This is digressing from sleep-training a bit, but for what it's worth, like many of our parenting examples, we began teaching obedience around eight and nine months of age. Simple things like not rolling over during diaper changes and not throwing food or fighting mom and dad (you know, the stiff-body thing babies do). Temper tantrums were nipped in the bud. (Thanks Barney Fife) The beautiful fruit of that is that even with Miss A at three years old, we struggle less with defiance and more with learning immediate obedience and heart issues. Our children's norm is that Mom and Dad are the boss and obedience is normal and good. I'm thankful for our sweet children and God's grace evidenced in their lives. They are a joy and delight to us.
As I ponder the sweet fruit and blessings we reap daily with our children, I am thankful for wise friends who pointed us in this direction, but mostly for the GRACE of God. Any good fruit, any blessings come not because we are wonderful perfect parents (QUITE the contrary), but because He is.
Wrapping up this absurdly long spiel (is anyone still reading?). I wanted to share the list of "good things" that have come as a result of sleep-training and all it's spheres.
1. Our babies' needs were nearly always met before they became issues. They were fed immediately upon waking, enjoyed awake people time and went down before they were too tired to sleep. I really think that helped them feel safe and secure. (Mr. J would wail like a banshee from the moment he woke up until he was fed, so he may not have enjoyed that security until after his feedings!).
2. Having a normal rhythm and expectation for the days helped us clue in to when something was wrong.
3. We never coaxed our kids to sleep. The whole rock them, tip-toe to the crib, pat them, "stink, they're up", repeat process was never an issue. It was a blessing to enjoy them at their fullest and most awake and be able to let them go to sleep quietly while we tended to other things (children, each other, laundry). Nor did we ever sit up staring at our toddler because it was eleven o'clock and while we were ready for bed, he wasn't. We did have many nights of "dance parties" in the crib and bouncing sessions from a very awake baby, but they were generally content to party alone (Or, rather, J was. Miss A and Mr. O have always had J to party with them).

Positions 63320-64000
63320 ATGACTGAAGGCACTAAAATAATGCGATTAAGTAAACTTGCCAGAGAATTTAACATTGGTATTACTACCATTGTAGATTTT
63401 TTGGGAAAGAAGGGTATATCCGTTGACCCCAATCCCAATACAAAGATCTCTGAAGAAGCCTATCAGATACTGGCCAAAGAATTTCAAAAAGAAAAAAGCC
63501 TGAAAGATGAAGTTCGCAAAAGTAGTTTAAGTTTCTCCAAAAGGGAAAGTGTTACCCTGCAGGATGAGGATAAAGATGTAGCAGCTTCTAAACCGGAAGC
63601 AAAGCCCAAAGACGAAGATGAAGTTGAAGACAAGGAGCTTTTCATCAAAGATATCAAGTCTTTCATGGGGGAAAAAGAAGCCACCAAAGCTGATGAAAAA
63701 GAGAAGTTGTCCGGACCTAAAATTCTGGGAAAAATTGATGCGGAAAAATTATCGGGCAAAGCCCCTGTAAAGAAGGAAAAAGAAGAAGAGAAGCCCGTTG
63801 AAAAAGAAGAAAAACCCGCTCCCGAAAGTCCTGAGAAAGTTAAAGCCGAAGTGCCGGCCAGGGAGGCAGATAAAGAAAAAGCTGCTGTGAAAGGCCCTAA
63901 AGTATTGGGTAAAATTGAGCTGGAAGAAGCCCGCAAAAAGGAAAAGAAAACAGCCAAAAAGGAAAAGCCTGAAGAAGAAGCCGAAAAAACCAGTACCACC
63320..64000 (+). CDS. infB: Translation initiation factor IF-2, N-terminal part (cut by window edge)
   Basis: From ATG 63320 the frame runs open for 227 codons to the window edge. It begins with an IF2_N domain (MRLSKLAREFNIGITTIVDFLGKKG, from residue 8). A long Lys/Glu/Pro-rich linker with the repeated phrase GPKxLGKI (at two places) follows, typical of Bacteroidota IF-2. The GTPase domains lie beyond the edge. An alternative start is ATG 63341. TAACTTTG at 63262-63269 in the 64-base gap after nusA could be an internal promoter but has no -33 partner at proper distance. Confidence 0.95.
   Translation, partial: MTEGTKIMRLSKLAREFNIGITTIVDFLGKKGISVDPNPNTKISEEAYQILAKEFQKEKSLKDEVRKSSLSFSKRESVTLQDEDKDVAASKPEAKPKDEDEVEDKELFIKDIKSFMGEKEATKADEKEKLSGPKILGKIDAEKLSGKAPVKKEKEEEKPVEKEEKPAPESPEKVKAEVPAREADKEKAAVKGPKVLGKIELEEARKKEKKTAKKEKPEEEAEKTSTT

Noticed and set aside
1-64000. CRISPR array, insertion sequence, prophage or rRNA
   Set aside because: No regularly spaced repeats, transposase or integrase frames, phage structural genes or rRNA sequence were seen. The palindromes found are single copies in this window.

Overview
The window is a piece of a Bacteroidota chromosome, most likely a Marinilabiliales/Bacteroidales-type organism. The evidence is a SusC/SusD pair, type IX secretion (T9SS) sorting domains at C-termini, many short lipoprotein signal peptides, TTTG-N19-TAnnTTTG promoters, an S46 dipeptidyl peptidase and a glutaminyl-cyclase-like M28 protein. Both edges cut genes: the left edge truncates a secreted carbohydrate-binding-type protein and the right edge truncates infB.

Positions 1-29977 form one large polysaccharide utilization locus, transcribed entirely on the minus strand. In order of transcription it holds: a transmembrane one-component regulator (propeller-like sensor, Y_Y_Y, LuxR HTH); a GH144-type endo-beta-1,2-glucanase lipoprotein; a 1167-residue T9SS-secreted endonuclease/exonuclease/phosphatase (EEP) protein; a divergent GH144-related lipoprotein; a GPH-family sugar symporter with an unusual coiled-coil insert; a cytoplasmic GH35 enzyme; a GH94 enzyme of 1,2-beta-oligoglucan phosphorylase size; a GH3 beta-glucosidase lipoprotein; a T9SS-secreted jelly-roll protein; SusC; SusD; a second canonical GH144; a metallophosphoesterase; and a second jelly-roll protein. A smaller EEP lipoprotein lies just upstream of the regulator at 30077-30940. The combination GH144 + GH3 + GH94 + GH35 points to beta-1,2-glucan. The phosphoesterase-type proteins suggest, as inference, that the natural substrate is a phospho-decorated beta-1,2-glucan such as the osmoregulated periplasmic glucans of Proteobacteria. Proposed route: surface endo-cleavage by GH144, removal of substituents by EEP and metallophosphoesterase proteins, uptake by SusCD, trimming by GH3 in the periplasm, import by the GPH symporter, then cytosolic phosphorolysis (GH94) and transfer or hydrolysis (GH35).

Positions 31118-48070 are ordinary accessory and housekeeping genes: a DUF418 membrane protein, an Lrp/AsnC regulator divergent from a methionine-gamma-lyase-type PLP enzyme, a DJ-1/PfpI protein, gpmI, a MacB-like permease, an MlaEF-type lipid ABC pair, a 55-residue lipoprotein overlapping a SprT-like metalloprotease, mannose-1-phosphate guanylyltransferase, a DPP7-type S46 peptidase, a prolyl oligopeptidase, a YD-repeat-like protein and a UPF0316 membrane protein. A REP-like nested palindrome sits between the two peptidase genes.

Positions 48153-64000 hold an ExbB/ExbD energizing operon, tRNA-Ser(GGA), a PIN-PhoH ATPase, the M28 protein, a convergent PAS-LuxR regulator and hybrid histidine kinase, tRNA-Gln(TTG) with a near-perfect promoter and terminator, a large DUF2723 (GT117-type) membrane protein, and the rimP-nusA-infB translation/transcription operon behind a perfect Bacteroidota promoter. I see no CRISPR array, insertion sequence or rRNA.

4. Bedtime is a JOY with our kids. Pajamas are donned, teeth brushed and stories read, giggles exchanged and a song or two sung. A snaggle-toothed Mr. O bounces in his crib enjoying the spectacle. Bedtime is rarely fought, because it has never been an option. Our children may not go to sleep immediately, but they are free to quietly enjoy all that their bed (and books! dolls! cars!) have to offer.
5. That naturally leads to a supreme blessing of sleep-training. Quality time between Mr. T and myself. It has been so incredible to enjoy time together at the end of the day to decompress and talk and be together. Having that time has strengthened our marriage. Our relationships with our children are precious, but our marriage is more so. One day, they'll all be out of the house, but, Lord-willing, we'll still be plugging along. : )
6. Another natural benefit is rest/quiet/nap-time. At this stage of life, Mr. O (our 21-monther) is the only napper. J and A have mandatory quiet time after lunch in their rooms, often together. Since I am with our kiddos all-day, every-day, this time of rest is beneficial for all. They decompress and engage in such imaginative play that leave me puzzled, and I have blessed quiet time to recharge. Because all their lives they've only known that after lunch is room/nap time they never question or fight against it. Giving up naps gradually transitions to play-time in the bed and then to room-time when they are trust-worthy.
I could go on and on. The foundations that were laid in their first years of life with sleep-training and other associated ideas have helped make our parenting years a treasure and truly enjoyable. We really enjoy our children and are SO thankful for them, for God's mercy and grace to us, such sinners!
I don't expect to change minds about this whole debate, but I do ask that one consider the possibility that this method has the potential to be quite good and beneficial to the whole family.